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The impact of EU and Non-EU immigration on British wages

A Correction to this article was published on 22 November 2017

This article has been updated


There is a consensus among academics that immigration has little or no effect on native British wages, but these studies have not refined their analysis by occupations. Our contribution is to extend the literature to incorporate occupations. Doing so, we find that immigration has a small negative impact on average British wages, with a somewhat larger impact within the semi/unskilled service occupations. This paper also explores if there is any differential impact between EU and non-EU immigration on wages. We find there to be none. These findings are likely to be useful for shaping future immigration policy in Britain.

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1 Introduction

Immigration, and the impact that it may have on economy has wide ranging implication for both social and economic policy. It is for this reason that immigration in Europe, the US and elsewhere has often been a hotly debated and politically charged topic. Following EU expansion in 2004, the United Kingdom granted nationals from the new EU member states immediate free access to the UK labour market. Around that same time, the focus of the debate started to shift towards the immigrants that were coming from Europe. This among a variety of other concerns culminated in the 2016 British Referendum on EU membership.

It is probably fair to say that the rising worries surrounding immigration have partly reflected the sharp rise in immigration in recent decades. The number of immigrants entering and remaining in Britain has doubled in the past 25 years. For example, according to official figures, the net flow of immigration to the UK has risen in recent decades, reaching a record high of 335,000 in the year ending June 2016. This increased flow has also led to a rise in the stock of immigrants. The share of immigrants in the workforce has more than doubled, rising from below 10% in 1992 to over 20% in 2016. The nature of immigration has also changed, with the share of immigrants born in the EU rising threefold: from around 3% in the early 1990s to nearly 10% in 2016.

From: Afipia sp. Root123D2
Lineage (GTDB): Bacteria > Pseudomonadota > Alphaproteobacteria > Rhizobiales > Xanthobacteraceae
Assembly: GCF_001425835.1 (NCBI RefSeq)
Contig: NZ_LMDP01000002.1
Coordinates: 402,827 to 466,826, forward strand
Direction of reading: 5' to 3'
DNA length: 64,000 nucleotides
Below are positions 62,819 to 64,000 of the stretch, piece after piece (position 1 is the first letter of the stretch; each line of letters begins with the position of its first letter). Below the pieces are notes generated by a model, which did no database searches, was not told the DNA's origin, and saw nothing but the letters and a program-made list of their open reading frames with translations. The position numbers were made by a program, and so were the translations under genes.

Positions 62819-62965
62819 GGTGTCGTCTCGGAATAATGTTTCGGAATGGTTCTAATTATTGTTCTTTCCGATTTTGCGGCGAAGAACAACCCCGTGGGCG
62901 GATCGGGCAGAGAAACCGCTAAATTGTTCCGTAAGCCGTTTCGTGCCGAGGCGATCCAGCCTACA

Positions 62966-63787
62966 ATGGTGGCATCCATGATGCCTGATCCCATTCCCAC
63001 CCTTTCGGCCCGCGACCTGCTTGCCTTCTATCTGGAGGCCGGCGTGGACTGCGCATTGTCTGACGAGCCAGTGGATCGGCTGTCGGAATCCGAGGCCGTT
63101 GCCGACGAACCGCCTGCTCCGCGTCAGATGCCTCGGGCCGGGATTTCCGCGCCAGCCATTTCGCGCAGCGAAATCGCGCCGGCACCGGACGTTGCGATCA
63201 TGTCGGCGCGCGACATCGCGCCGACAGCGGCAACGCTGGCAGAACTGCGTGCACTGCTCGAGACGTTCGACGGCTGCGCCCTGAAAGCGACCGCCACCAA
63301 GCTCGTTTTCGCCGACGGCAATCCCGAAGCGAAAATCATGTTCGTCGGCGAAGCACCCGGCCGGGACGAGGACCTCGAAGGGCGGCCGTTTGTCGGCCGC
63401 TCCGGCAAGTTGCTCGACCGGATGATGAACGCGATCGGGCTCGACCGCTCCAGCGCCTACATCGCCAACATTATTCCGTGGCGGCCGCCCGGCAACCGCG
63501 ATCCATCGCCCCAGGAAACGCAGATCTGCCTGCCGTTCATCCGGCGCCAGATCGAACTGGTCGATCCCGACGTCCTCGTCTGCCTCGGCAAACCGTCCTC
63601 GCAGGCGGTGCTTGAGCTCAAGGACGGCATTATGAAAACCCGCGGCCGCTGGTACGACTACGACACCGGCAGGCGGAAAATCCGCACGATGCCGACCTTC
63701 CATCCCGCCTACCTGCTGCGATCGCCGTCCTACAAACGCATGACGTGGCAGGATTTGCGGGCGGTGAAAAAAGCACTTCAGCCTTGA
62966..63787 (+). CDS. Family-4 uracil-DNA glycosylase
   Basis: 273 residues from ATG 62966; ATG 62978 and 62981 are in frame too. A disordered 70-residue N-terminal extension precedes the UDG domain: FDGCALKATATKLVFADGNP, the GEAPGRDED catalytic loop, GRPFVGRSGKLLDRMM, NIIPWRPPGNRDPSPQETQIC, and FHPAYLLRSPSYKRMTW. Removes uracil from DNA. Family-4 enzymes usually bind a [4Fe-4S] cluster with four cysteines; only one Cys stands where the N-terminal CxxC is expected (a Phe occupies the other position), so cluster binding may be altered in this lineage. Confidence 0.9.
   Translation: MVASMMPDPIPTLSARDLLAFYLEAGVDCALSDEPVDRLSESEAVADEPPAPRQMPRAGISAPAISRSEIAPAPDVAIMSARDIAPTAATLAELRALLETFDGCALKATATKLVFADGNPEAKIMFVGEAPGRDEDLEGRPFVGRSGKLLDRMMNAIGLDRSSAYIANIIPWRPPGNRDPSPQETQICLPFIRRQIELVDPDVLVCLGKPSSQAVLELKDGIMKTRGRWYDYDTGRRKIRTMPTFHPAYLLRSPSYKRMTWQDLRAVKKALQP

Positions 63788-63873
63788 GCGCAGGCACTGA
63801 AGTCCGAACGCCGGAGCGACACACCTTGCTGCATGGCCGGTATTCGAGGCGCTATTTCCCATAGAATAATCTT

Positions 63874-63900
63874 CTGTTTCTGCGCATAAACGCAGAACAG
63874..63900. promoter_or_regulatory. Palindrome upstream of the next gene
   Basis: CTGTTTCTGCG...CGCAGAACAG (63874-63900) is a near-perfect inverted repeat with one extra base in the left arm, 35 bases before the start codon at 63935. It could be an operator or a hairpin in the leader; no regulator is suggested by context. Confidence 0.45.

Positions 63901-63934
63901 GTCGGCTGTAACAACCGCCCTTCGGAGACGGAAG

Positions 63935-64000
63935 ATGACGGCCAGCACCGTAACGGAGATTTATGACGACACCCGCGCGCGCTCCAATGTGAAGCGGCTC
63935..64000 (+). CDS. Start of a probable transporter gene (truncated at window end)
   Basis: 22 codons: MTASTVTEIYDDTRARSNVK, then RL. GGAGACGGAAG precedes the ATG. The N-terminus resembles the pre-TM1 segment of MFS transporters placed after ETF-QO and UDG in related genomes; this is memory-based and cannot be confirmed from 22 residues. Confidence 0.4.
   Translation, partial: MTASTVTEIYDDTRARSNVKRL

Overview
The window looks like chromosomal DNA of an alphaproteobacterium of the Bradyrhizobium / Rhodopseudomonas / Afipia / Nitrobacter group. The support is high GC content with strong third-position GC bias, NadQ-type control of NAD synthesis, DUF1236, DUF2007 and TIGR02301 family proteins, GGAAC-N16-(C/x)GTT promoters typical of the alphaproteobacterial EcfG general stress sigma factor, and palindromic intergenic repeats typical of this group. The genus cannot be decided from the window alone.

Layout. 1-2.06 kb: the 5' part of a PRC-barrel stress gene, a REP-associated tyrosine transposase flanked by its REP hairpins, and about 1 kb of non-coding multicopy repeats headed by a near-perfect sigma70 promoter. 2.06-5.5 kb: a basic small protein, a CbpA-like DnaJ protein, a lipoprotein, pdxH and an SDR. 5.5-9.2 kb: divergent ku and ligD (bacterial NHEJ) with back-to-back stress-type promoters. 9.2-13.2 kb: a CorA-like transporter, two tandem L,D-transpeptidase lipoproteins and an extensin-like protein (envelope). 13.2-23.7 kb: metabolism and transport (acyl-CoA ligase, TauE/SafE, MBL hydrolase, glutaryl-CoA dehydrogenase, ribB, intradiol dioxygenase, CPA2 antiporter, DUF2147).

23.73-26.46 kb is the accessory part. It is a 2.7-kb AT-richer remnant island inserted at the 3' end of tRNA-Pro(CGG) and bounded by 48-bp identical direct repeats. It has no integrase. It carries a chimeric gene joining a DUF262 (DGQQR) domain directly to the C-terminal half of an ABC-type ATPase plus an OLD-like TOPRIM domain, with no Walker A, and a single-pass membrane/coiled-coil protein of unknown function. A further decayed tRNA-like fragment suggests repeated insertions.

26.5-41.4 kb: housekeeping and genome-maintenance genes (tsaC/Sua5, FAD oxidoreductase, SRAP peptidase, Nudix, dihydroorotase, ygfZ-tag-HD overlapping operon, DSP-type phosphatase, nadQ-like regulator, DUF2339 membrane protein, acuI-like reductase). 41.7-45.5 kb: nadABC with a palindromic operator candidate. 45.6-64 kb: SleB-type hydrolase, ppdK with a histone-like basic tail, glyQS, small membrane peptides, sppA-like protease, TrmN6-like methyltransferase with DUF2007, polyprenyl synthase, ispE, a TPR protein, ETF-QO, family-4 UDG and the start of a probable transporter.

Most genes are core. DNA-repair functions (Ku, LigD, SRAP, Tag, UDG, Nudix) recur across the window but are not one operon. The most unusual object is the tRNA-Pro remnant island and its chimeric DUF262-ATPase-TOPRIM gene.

At the heart of this debate is the widespread belief by the general public and policymakers that immigration has large effects on the labour market in general and employment and wages in particular. The stereotype of the Polish plumber — used widely as a symbol of cheap labour — encapsulates the commonly held belief that immigration in Britain has pushed down wages in the jobs that have tended to be most affected by immigration.

This paper, based on Nickell and Saleheen (2015), asks whether these concerns are justified. It asks whether immigration to Britain has had any impact on average wages. And whether immigration from the EU is any different to immigration from elsewhere? Theory is an imperfect guide to answering these questions, so ultimately these are empirical questions that are addressed in this paper. Footnote 1